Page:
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- Biden picked Rosen for asst secretary for investment security
- Rosen co-leads national security practice at Crowell
- Nominee's clients included Amazon, Barclays and Microsoft
(Reuters) - Paul Rosen, co-leader of the national security practice at Crowell & Moring, earned more than $1 million in partner compensation, according to a financial disclosure released on Monday as part of his nomination to a top U.S. Treasury Department post.
Rosen, nominated on March 8 to serve as assistant secretary of the Treasury for investment security, joined Washington, D.C.-based Crowell in 2017 from the U.S. Department of Homeland Security. Rosen had served as chief of staff to Obama-era DHS head Jeh Johnson, now a partner at Paul, Weiss, Rifkind, Wharton & Garrison.
Financial disclosures are mandatory public ethics filings for many U.S. agency nominees and top officials, and they can offer a snapshot of compensation at law firms, companies and law schools. They record income received from the prior calendar year up to the filing. Rosen reported receiving $1,018,070 from Crowell.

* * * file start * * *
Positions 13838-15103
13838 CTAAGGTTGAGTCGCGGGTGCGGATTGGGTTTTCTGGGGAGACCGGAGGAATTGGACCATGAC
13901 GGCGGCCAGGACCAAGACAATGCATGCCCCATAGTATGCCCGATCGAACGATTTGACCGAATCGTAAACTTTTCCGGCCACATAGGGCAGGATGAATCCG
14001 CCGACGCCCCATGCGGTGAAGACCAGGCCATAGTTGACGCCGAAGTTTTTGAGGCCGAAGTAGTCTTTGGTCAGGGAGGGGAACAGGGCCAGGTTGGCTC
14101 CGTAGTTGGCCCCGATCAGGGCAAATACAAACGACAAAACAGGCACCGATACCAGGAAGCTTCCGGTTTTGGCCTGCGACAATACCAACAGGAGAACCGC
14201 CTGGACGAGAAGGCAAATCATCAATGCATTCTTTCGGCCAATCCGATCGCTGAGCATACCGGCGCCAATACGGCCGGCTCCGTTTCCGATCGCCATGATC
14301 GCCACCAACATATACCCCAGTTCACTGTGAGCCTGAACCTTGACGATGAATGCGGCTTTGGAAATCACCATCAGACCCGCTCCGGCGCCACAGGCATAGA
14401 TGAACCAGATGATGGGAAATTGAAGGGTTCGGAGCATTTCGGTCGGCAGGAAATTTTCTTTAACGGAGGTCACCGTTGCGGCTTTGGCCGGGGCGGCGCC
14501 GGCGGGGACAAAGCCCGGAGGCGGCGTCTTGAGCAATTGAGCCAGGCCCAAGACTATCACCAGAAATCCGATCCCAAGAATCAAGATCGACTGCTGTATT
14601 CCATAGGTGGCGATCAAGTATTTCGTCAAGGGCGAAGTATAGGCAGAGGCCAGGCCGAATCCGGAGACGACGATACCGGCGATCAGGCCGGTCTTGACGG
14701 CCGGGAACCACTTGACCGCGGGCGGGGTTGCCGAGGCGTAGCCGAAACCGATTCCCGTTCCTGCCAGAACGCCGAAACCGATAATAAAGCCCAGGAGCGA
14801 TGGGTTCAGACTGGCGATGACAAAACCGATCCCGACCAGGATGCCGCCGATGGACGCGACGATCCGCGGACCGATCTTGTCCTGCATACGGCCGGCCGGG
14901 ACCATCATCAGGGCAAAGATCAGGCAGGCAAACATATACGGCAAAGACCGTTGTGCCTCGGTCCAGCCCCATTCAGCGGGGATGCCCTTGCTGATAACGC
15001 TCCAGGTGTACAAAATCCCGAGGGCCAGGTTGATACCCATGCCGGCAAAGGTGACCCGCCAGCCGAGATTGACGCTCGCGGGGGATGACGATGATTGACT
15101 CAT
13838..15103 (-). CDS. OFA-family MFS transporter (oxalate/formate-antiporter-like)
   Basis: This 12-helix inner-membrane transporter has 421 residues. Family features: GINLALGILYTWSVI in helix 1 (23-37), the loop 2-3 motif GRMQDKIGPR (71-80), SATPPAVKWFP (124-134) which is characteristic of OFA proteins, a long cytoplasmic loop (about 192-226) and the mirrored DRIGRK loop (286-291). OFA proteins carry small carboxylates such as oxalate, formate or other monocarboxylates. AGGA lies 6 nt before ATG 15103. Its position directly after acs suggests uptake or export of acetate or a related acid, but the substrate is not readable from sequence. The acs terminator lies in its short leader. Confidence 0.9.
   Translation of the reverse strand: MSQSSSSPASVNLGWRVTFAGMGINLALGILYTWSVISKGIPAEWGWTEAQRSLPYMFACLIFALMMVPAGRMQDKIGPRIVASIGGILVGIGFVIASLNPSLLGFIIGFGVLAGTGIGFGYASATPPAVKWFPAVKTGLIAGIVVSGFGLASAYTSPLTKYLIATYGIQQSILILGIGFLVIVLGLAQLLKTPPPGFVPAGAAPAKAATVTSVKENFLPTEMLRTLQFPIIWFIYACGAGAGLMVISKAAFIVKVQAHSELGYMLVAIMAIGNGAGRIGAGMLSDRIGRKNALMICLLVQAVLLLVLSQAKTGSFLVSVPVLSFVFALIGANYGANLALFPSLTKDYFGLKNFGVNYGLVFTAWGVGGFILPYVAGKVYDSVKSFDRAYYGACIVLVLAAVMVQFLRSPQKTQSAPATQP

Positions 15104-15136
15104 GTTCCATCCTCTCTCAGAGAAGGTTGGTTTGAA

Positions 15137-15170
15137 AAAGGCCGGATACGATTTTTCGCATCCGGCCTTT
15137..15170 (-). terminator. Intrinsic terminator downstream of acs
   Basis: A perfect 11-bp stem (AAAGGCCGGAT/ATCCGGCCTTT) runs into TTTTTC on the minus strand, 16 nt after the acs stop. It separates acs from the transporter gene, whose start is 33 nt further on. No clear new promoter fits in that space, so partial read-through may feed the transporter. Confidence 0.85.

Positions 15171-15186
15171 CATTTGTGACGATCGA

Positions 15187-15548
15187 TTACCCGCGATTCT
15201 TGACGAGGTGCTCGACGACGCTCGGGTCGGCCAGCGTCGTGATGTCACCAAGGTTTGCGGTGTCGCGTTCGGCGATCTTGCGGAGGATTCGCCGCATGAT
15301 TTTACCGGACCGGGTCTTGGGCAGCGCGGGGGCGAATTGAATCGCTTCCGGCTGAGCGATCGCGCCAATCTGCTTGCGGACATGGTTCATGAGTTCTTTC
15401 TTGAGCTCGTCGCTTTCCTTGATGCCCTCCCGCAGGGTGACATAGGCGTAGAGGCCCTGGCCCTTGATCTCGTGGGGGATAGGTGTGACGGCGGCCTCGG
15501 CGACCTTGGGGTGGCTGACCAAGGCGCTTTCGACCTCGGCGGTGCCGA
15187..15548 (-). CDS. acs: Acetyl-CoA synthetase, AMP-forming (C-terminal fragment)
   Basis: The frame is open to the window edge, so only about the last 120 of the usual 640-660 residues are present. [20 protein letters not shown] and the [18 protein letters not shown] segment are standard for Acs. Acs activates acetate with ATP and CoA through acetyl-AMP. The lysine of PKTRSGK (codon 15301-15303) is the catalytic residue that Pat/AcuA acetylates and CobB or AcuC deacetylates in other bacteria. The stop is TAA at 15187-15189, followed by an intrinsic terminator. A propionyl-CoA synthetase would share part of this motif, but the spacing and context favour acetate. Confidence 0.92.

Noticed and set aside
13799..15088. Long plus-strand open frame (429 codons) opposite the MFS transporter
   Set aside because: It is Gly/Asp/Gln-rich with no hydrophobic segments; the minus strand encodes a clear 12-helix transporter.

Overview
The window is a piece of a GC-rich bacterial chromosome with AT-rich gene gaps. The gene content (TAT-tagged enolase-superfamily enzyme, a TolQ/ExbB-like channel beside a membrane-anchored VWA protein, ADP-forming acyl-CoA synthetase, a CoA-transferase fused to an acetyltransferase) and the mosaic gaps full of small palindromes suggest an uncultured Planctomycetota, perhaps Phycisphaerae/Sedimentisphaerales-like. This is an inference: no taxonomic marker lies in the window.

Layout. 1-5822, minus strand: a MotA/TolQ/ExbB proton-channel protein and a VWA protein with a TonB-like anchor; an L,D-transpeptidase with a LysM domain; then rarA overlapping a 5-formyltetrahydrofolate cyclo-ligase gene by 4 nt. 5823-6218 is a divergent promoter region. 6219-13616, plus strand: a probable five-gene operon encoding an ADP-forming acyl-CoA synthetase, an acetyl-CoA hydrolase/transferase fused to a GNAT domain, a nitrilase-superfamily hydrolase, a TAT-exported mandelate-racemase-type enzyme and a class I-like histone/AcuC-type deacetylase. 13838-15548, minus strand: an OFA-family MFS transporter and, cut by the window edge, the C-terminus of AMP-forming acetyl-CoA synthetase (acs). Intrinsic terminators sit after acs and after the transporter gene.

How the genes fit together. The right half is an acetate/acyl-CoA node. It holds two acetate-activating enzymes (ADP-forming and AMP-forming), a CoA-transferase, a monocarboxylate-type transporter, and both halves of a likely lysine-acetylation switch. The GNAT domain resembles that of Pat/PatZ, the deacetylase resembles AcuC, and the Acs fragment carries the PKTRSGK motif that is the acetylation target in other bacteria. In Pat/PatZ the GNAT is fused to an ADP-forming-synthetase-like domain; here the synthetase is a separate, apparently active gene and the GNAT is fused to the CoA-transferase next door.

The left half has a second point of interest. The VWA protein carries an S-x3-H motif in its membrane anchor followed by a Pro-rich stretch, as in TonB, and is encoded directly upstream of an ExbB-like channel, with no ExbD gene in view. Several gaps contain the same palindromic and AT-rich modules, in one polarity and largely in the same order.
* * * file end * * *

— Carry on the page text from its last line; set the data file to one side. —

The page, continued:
Rosen's disclosure showed he provided legal services to Crowell clients including Amazon.com Inc, Barclays PLC, Microsoft Corp, Raytheon Technologies Corp, Cardinal Health Inc and HP Inc. He said he could not disclose the names of four individuals who are subject to non-public grand jury investigations.
Newly arriving attorneys at federal agencies are generally barred from touching matters involving former clients for at least a year.
Rosen did not immediately return a message on Monday seeking comment. His nomination is pending at the U.S. Senate banking committee.
Revenue per lawyer at Crowell, with more than 500 attorneys, reached $1.1 million in 2020, according to a report last year from The American Lawyer. The report said profits per partner at Crowell were $1.6 million. The basic pay for an assistant secretary at Treasury is about $176,000.
Rosen, also a former federal prosecutor, would oversee Treasury's role on the Committee on Foreign Investment in the United States (CFIUS), the interagency body that reviews certain U.S. business transactions that involve foreign investment.
In 2019, former Alston & Bird international trade partner Thomas Feddo became the first official to hold the post, created as part of an overhaul of the CFIUS process. Feddo is now a senior advisor at the financial strategy company Capstone DC.
Rosen said on an ethics agreement that accompanied his financial disclosure that he would resign on confirmation from the board of governors of California's Association of Business Trial Lawyers and from his post on the board of directors of the U.S. Anti-Doping Agency.
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